Ted Season 1
Framestore’s Melbourne studio reunited with Seth Macfarlane on tv series Ted, streaming exclusively on Peacock. Set in 1993, the series depicts the early life of sentient teddy bear Ted, as he lives with John Bennett and his family in Massachusetts. In addition to John & Ted, the Bennett household includes John's father Matty, his mother Susan, and his cousin, Blaire.
VFX Supervisor Glenn Melenhorst led the Melbourne team in reinventing Ted for the streaming series. “It’s been ten years since we built Ted for the second film (Ted 2), so the technology has advanced quite a bit. The asset from the beloved Ted films was restored, and then processed through our build departments (model, texture, rigging, lookdev, groom) to get it up to modern standards,” explains Melenhorst. “One area that required a complete overhaul was the fur.”
Due to the volume of shots across the series (2400 shots delivered over a year of post production), the team could not adopt the traditional method of caching the hair. “We developed an in-house tool utilising USD, which allowed us to generate and render the hair procedurally at render time,” says Melenhorst. “This allowed us to quickly swap out any creative changes that needed to happen, and eliminate the huge storage requirements that would have been needed from caching the necessary data.”
Turning Back Time
In addition to re-building Ted, the team also took on the task of de-aging him. “Ted is a teddy bear but is younger, or perhaps newer, than we’ve seen him in the films. The series is set 20 years before his first film, so we had to think about how cuddly toys show their age,” expands Melenhorst. “His fur looks a bit more plush, less patchy in places than in the films as it hasn’t worn away yet. It’s a subtle distinction but it was important to us that Ted as a character is tangible, he’s not an evergreen digital asset, he will show age and wear just like a real toy would.”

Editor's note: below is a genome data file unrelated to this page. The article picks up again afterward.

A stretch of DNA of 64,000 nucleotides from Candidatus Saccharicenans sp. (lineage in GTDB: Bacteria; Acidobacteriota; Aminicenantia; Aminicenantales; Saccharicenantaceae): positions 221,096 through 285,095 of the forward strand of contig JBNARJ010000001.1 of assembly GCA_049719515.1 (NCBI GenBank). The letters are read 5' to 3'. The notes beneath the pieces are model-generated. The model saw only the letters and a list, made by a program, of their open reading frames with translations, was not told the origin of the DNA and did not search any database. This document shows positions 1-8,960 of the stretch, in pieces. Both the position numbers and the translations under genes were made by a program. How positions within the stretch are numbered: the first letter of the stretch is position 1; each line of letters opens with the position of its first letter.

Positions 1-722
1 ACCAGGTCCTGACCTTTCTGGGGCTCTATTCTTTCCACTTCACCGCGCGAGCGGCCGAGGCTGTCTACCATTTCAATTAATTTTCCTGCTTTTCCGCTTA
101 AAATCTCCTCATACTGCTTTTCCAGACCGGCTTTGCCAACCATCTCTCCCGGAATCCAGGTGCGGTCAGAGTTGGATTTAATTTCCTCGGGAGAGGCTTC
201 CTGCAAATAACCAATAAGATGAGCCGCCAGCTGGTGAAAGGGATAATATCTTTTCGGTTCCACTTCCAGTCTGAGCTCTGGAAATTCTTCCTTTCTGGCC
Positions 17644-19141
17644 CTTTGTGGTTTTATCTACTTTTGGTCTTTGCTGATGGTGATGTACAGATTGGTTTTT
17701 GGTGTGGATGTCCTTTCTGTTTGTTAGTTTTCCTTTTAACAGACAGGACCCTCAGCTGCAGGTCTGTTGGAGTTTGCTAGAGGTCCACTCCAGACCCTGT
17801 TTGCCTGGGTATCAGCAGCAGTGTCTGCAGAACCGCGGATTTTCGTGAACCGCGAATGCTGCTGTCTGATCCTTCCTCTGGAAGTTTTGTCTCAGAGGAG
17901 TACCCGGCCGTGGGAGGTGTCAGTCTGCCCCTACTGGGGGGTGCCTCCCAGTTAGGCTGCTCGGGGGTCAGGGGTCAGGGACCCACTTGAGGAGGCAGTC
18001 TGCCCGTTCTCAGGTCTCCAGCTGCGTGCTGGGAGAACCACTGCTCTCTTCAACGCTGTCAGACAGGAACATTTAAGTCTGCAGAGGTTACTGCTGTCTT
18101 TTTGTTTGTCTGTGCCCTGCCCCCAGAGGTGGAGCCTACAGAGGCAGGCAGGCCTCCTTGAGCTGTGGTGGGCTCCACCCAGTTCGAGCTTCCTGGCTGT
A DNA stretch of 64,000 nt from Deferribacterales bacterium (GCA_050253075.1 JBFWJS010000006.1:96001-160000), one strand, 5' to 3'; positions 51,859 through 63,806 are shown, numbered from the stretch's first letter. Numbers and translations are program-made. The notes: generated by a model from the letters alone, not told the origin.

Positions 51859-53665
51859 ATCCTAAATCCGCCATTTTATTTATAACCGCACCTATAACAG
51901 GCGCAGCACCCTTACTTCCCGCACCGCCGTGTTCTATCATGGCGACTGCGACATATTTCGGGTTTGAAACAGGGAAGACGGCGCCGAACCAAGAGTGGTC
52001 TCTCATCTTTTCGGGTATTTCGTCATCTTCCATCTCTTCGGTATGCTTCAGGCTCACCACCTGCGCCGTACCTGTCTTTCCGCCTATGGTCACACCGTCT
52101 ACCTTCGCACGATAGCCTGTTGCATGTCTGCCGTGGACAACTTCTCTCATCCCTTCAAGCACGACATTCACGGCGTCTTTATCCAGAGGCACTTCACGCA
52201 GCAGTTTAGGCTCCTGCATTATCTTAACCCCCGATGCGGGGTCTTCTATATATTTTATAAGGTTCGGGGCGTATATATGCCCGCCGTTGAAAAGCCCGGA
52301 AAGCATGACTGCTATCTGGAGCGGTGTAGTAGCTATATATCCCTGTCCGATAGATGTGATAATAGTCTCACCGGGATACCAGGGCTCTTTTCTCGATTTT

Ted’s size also provided a challenge for the animation team, making sure that he could move through a human scale world with apparent ease. “Keeping Ted abreast of live action actors while they are walking together was tricky due to his tiny stride length,” adds Animation Supervisor Nick Tripodi. Ted creator Seth Macfarlane provided motion capture, video reference and dialogue, giving the Animation team plenty of material for the initial setup and first pass of the shot. From there, the artists began to work into the keyframes to bring Ted's performance to life. “We also regularly shot our own mocap in cases where either the brief changed, or Ted needed to move through space - walking, running, climbing etc,” finishes Tripodi.
As a character, Ted has a distinct set of expressions, so when re-building him the team took care to ensure his face would move in a similar way as to previous incarnations. “Ted is a unique challenge to animate as he has quite a limited palette of facial controls, so we had to find ways to maximise their effectiveness,” explains Animation Supervisor Nick Tripodi. “For example, having static eyes meant we had to translate complex eye expression details into the way the head angle and brows work together, to not only have the correct 'eye line' but also to deliver an engaging performance.”
Careful attention was given to making sure the timing of performance maximised the comedy of Macfarlane's dialogue. “Oftentimes we found that 'less was more' with Ted's performance, so distilling his performance down to the essentials was crucial. We developed a long list of rules and guidelines to make sure Ted delivered a subtle, consistent and clear performance that did justice to Seth's expressive dialogue,” explains Tripodi.